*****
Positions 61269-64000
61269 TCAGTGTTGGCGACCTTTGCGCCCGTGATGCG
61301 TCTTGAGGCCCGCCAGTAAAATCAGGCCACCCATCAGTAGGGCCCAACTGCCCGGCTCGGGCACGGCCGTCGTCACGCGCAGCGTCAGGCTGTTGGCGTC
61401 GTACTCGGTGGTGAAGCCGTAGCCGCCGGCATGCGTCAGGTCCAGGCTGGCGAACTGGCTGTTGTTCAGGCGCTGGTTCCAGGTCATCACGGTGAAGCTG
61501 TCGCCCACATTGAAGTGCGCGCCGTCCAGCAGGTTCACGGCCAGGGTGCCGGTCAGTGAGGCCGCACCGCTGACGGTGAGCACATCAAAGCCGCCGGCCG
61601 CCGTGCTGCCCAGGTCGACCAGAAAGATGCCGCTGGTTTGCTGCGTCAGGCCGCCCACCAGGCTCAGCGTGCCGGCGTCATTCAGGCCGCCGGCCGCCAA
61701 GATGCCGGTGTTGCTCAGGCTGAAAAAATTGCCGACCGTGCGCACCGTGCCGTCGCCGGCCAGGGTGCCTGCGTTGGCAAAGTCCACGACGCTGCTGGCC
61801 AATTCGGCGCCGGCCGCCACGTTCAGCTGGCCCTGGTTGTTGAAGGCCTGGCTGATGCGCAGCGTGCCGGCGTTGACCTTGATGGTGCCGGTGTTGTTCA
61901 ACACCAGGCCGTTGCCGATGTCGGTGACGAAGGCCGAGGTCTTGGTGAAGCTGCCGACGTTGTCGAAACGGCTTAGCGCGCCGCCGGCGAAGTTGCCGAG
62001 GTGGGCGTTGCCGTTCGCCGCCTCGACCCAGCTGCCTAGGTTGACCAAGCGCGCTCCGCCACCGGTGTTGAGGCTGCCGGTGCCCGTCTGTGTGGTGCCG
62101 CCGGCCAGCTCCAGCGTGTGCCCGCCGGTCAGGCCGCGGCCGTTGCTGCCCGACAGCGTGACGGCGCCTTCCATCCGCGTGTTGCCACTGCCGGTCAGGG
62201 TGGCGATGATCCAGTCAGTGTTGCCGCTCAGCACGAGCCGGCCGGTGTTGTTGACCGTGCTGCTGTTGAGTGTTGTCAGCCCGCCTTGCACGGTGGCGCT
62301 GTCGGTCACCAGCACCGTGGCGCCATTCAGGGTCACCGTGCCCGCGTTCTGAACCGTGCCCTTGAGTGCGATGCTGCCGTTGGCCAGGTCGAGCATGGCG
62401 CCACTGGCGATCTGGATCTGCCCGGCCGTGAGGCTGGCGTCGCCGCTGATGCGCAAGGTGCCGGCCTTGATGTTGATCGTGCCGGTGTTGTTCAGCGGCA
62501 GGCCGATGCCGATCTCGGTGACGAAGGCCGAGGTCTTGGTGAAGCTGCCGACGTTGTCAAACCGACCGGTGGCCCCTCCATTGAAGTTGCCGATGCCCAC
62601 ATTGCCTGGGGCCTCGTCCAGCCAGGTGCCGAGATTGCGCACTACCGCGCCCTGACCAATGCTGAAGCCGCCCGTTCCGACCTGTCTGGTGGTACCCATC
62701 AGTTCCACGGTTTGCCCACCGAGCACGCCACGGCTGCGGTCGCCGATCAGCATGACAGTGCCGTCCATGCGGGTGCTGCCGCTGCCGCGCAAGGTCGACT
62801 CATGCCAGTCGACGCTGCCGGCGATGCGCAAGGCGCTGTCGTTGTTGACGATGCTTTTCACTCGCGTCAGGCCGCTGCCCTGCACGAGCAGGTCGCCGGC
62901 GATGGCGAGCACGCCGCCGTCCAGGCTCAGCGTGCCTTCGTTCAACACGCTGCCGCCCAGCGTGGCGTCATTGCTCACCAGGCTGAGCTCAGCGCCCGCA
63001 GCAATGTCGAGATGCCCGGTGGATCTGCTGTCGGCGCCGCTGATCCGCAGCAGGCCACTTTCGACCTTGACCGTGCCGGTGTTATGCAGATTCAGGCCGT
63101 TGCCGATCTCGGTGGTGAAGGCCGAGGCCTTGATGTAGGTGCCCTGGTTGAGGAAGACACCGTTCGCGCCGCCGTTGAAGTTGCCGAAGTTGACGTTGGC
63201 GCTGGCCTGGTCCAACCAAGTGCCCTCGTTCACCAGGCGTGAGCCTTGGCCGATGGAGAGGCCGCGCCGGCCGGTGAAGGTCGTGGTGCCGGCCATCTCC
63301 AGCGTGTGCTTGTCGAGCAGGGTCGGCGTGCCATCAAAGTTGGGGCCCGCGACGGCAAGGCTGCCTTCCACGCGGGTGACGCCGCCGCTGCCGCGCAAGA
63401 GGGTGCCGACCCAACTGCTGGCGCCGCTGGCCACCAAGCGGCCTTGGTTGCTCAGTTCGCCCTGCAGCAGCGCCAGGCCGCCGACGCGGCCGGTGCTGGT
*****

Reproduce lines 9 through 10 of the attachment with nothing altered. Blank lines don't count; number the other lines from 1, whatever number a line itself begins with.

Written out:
61901 ACACCAGGCCGTTGCCGATGTCGGTGACGAAGGCCGAGGTCTTGGTGAAGCTGCCGACGTTGTCGAAACGGCTTAGCGCGCCGCCGGCGAAGTTGCCGAG
62001 GTGGGCGTTGCCGTTCGCCGCCTCGACCCAGCTGCCTAGGTTGACCAAGCGCGCTCCGCCACCGGTGTTGAGGCTGCCGGTGCCCGTCTGTGTGGTGCCG